Link to speech: http://www.youtube.com/watch?v=zDZFcDGpL4U

Hansel and Gretel: A Modern Adaptation

Once upon a time, in a land far, far away, there lived Hansel and Gretel, two adults in their-mid twenties who had overstayed their welcome at their parents’ house.

“They’re eating all of our food and never clean up after themselves!” ranted the mother. “We must do something.”

“Is this what we paid all that college tuition for? To have them come right back to us and eat all of our food and make our lives miserable? We have to get rid of them,” the father muttered.

“Here’s what we’ll do: we’ll walk them to the end of the college campus, where there’s a wooded area, and ask them to collect some wood for the upcoming winter. While they’re busy, we’ll run back and knowing their lack of direction, they’ll never be able to find their way back home. We will be free from them forever,” the mother said, pleased with her sinister plan.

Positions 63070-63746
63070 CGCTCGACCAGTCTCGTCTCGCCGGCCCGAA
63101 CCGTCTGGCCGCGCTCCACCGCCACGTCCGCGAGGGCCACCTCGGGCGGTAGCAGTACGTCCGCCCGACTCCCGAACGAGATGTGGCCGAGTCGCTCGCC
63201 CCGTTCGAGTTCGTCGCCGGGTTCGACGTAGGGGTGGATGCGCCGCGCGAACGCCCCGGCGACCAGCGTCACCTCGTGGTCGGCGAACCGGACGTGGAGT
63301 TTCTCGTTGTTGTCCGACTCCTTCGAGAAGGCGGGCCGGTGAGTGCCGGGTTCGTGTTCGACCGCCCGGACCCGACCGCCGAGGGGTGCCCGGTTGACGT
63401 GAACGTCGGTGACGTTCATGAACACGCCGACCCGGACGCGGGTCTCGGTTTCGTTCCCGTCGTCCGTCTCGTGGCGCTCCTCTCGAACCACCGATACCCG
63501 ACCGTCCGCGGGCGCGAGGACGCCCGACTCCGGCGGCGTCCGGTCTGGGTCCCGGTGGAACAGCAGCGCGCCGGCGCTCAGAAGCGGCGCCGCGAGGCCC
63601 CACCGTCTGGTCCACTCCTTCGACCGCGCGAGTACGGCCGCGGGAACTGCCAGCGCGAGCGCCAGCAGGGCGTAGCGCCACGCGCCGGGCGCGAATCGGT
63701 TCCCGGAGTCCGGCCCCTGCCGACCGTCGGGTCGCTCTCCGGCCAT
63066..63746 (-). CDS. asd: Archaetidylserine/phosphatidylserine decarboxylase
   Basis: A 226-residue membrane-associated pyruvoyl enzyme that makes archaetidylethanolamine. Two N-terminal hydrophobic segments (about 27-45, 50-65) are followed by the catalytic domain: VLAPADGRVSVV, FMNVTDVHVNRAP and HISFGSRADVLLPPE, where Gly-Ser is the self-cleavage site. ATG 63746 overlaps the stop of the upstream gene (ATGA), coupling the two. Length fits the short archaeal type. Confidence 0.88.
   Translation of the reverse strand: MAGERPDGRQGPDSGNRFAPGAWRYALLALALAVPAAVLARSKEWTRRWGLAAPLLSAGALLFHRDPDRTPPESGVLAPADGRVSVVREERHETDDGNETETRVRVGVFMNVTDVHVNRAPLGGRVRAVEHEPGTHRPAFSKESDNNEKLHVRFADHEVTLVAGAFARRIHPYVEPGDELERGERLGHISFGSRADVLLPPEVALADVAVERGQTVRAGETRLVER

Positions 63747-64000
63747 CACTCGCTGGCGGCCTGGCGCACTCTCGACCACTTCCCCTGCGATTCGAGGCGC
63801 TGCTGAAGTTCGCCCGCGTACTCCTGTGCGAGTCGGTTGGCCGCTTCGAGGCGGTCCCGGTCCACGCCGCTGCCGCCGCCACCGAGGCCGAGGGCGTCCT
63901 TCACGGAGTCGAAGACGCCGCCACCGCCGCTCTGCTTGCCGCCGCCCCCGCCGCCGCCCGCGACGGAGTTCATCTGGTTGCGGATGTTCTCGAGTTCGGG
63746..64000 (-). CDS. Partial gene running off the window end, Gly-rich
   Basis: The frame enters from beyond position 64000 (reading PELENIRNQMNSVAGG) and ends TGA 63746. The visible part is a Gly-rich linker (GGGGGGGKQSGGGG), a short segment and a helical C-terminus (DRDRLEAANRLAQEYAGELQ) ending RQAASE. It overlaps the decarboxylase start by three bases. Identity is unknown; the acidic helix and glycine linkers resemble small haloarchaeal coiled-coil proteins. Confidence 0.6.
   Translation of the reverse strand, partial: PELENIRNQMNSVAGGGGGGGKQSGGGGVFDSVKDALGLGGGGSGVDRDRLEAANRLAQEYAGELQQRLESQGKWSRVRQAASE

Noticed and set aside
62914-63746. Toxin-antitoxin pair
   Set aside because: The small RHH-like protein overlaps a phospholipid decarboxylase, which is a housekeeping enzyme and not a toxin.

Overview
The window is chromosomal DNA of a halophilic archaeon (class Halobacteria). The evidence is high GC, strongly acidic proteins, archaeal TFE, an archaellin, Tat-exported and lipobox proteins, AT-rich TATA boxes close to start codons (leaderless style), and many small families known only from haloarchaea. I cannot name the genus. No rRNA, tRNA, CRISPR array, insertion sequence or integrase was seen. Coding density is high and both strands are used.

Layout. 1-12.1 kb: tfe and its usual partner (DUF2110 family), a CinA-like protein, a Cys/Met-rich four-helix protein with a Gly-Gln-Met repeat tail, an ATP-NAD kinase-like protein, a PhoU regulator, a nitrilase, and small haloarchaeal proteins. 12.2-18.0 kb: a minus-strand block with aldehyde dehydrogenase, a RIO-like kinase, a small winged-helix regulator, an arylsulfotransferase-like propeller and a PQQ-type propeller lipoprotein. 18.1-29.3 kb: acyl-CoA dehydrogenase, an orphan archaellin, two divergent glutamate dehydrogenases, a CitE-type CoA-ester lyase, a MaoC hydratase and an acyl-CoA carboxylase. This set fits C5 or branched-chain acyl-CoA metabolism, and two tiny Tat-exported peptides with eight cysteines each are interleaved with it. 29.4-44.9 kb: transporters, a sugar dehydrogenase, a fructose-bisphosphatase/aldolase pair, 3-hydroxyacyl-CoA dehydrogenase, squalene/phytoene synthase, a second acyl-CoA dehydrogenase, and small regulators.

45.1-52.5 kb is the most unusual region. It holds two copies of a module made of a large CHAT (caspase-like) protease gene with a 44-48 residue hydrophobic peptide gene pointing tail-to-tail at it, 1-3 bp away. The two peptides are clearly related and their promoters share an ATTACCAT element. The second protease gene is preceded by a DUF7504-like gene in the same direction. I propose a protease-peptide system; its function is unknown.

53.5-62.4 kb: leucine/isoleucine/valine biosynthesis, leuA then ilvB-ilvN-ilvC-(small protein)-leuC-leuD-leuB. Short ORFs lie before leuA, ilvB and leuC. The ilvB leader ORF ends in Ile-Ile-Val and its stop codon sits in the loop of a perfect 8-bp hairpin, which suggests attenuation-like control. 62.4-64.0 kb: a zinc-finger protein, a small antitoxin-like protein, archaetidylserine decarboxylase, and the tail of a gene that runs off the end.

The father agreed and both parents fell asleep. Little did they know that Hansel and Gretel had been awake and overheard their entire conversation.

“Don’t worry Gretel. I got this all figured out,” Hansel reassured, while devouring his favorite meal, a whole piece of toast slathered with nutella.

The next morning, the mother stormed into Hansel and Gretel’s room to wake them up, telling them that they need to collect wood for the upcoming winter. Before they left, Hansel stuffed a big bag of M&M’s into his pocket. As they walked toward the woods, Hansel, every now and then, covertly pulled out an M&M and dropped it along the path.

After a few hours of walking, they finally reached the woods where Hansel and Gretel received instructions to collect wood. While Hansel and Gretel ventured through the trees to gather a few twigs, the mother and father hurriedly ran off. Unfazed, Hansel and Gretel reconvened to fathom a way to journey home.

“Gretel! I marked our path home with M&M’s. All we gotta do is follow them!” Hansel exclaimed, in awe of his seemingly brilliant plan.